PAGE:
The court also instructed the jury that "the crime involuntary manslaughter includes the lesser offense of aggravated battery, therefore, if you should find that the evidence in this case is insufficient for a verdict of `guilty of involuntary manslaughter,' then you shall consider the sufficiency of the evidence for a verdict of aggravated battery." The jury was also instructed that ". . . involuntary manslaughter includes the lesser offense of battery . . ." The jury was then instructed as to the statutory definition of aggravated battery and battery. The statute provides: "A person who in committing a battery intentionally or knowingly causes great bodily harm or permanent disability or disfigurement commits aggravated battery. . . ." Chapter 38, § 12-4, Ill Rev Stats 1965. "A person commits battery if he intentionally or knowingly, without legal justification and by any means (1) causes bodily harm to an individual . . ." Chapter 38, § 12-3, Ill Rev Stats 1965.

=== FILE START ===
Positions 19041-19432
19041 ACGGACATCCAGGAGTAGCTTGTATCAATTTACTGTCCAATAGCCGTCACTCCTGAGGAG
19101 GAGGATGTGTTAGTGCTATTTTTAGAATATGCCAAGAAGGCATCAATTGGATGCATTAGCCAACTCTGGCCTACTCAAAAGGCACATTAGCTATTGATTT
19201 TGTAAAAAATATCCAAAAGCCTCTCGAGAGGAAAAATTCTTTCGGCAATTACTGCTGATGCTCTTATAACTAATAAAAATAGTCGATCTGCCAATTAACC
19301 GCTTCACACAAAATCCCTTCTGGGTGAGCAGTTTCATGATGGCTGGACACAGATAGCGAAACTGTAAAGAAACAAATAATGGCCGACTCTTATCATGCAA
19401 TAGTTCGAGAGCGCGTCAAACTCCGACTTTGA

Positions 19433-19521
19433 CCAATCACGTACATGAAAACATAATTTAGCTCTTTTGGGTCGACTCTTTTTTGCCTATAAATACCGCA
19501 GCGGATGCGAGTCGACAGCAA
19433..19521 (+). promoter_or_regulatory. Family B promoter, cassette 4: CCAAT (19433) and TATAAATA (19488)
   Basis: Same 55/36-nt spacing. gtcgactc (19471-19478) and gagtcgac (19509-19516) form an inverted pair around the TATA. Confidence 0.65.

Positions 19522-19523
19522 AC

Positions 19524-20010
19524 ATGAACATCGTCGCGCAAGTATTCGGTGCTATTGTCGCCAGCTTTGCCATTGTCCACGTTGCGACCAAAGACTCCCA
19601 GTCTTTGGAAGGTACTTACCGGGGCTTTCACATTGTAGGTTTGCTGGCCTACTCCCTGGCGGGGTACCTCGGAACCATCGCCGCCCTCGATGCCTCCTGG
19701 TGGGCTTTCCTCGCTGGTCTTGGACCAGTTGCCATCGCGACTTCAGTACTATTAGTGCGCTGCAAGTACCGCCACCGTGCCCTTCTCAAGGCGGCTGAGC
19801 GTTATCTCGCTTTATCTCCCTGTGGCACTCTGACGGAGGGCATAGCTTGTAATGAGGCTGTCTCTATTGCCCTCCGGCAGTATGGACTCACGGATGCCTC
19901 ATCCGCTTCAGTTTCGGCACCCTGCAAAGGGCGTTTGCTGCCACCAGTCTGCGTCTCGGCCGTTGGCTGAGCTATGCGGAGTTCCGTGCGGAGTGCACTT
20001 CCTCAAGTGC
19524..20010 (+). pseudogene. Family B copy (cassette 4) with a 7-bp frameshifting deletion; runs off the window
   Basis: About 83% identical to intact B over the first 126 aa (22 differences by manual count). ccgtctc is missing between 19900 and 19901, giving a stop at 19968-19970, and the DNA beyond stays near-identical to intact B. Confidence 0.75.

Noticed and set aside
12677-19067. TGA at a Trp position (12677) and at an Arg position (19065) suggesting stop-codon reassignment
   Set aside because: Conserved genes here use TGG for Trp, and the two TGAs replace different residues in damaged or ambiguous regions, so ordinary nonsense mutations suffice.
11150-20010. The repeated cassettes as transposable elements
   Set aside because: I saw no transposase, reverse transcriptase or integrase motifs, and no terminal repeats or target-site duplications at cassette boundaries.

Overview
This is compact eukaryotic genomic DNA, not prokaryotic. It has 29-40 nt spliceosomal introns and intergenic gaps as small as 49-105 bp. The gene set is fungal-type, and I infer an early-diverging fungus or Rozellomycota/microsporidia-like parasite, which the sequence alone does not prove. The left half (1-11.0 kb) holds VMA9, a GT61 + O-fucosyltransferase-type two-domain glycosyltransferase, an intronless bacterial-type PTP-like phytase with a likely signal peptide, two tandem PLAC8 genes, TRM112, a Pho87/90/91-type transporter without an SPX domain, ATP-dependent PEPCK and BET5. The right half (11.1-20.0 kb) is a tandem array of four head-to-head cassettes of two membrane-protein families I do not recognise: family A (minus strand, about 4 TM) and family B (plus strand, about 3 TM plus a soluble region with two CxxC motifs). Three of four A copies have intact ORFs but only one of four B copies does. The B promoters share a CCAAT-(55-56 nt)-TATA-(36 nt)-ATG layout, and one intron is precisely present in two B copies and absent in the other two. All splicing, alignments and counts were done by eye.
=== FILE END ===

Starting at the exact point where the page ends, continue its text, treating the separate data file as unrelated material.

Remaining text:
[1-3] For an offense to be a lesser offense, and be included within another offense which is greater, it is necessary that the greater offense include every element of the lesser offense plus other elements. As stated by the Supreme Court in the early case of Prindeville v. People, 42 Ill. 217, 220 (1866):